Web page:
April 21, 2014, BY Matt Hughes

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As anyone who has had the misfortune of squashing one knows, stink bugs are a problem in the U.S. They've infiltrated our homes and devastated our crops — in short, they really stink. But is their stench having a larger impact? Could the accumulation of all that noxious gas pollute our air, impacting climate on a local or even global scale? A new paper by two Bucknell researchers and a summer research student indicates it does.

Published in the Journal of the Air and Waste Management Association, the paper by Professor Tim Raymond '97, chemical engineering; Chemistry Lab Director and Visiting Professor Dabrina Dutcher, chemical engineering; and Research Experiences for Undergraduates Sites program intern Dani Solomon proves that stink bugs emit volatile organic compounds (VOCs), chemicals most often associated with fossil fuel emissions. Raymond and Dutcher's research targets often overlooked biological VOC sources, like trees and now stink bugs.

VOCs are of interest to climate scientists and environmental regulators because they can react with ozone and sunlight to produce particles, which ultimately are responsible for forming clouds in the atmosphere. Raymond researches those reactions, and has previously studied particle formation from VOCs emitted by plants and even soil. While it may sound elementary, Raymond said a lack of data about particle formation from VOCs and the resulting cloud formation gives rise to the greatest uncertainty in global climate modeling. At the local level, Dutcher added, they could push cities above federal limits on smog emissions.

With a smog chamber — a Teflon bag connected to an ozone generator — the researchers proved that the bugs emit VOCs when agitated or when their internal scent glands are exposed (by crushing them with a rolled-up newspaper, for example). They also identified those VOCs and proved that they will react with ozone to form particles. Using gas chromatography-mass spectrometry, they measured the volume of each emission.

The million-dollar question, Raymond said, is how large a role do VOCs from stink bugs play in cloud formation and, thereby, global climate. The researchers can't answer that question without knowing how many stink bugs are giving off emissions, but the size of the stink bug population in America remains unknown. Localized studies suggest enormous numbers, however, indicating their impact could be significant.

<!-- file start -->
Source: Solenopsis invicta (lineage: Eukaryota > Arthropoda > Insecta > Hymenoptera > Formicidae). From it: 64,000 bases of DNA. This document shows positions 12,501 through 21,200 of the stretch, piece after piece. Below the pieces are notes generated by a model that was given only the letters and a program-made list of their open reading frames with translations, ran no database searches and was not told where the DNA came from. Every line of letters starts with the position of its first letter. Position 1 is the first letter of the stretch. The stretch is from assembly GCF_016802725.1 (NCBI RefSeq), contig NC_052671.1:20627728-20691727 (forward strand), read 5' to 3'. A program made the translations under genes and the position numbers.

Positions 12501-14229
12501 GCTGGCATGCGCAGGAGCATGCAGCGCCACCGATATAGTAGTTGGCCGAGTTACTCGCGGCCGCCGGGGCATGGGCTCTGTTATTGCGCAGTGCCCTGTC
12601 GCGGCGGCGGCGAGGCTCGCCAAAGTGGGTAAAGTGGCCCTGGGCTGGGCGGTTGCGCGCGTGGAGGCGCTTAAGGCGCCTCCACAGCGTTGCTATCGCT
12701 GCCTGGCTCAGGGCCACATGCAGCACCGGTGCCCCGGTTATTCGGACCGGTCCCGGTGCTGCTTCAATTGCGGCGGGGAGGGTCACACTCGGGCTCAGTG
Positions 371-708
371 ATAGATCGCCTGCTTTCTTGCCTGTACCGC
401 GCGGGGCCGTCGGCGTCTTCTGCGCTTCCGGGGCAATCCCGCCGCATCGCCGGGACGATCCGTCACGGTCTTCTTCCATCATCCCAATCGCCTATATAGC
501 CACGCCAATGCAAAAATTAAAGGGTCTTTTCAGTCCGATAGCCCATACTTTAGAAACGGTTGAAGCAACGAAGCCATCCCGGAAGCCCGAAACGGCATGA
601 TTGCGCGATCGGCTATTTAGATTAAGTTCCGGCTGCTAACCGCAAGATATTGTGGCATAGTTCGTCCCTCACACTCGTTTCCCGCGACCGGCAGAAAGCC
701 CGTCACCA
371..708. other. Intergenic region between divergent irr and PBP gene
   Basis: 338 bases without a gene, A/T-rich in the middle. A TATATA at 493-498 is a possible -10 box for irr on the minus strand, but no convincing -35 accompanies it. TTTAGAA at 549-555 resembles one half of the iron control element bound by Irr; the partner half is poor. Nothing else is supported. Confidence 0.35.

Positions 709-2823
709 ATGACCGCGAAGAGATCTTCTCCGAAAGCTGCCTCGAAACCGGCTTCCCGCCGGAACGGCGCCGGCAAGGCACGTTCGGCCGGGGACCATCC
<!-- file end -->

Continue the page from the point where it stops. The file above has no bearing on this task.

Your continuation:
Native to East Asia, brown marmorated stink bugs are thought to have migrated to the U.S. in shipping containers. The first domestic sighting was reported in 1996 near Allentown, Pa., and since then stink bug populations have exploded, infiltrating at least 33 states and decimating fruit and vegetable harvests. Their impact has been especially brutal in the South, where the warmer climate allows them to breed more frequently than in Asia. More than 26,000 stink bugs were collected in one Maryland home over six months, and as many as 20 have been found feeding on a single ear of corn. No insecticides that may legally be sprayed on food are effective in combatting them.

Raymond and Dutcher hope their work will inspire biologists to quantify stink bug populations, giving researchers a better sense of their impact on air quality. At the local level, Dutcher suspects the bugs could have an air quality impact, especially in areas where air quality approaches the Environmental Protection Agency's limits on air pollution, called maximum thresholds for particulate mass concentration. For that reason, the researchers chose to publish their paper in the Journal of the Air and Waste Management Association, a publication read by environmental regulators.

"Places like Atlanta and parts of Florida are constantly right up against the federal limit on particle mass, and they're going to get fined if they go over," Dutcher said. "They'll have to start putting all of these rules into effect, affecting all different industries, but is an invasive species problem really something they should be fined over? Is that really their fault? These bugs could push them over that limit."

The researchers said their paper was a true collaborative effort, with Solomon, a 2013 Colgate University graduate who majored in physics and creative writing, taking an active role. She wrote much of the final draft, and channeled her literary talents to contribute a key phrase, "glandular exposure."

"You can't write in a journal that you squashed the bug," Raymond said. "She came up with glandular exposure. Very clever on her part."

Solomon said composing the paper offered her more than an exercise in descriptive writing — it was also a huge confidence booster. "I thought you needed a Ph.D. or a master's to be the one to put pen to paper," she said. "But their expectation that I would do it forced me to rise to the challenge and figure out how to do it. It showed me that there's a lot out there I can do."

Raymond and Dutcher said they will move on to measuring VOC emissions from other biologic sources — but not because they can't take the smell. "I think it smells like cilantro, and I love cilantro," Raymond said. "So I don't mind it at all."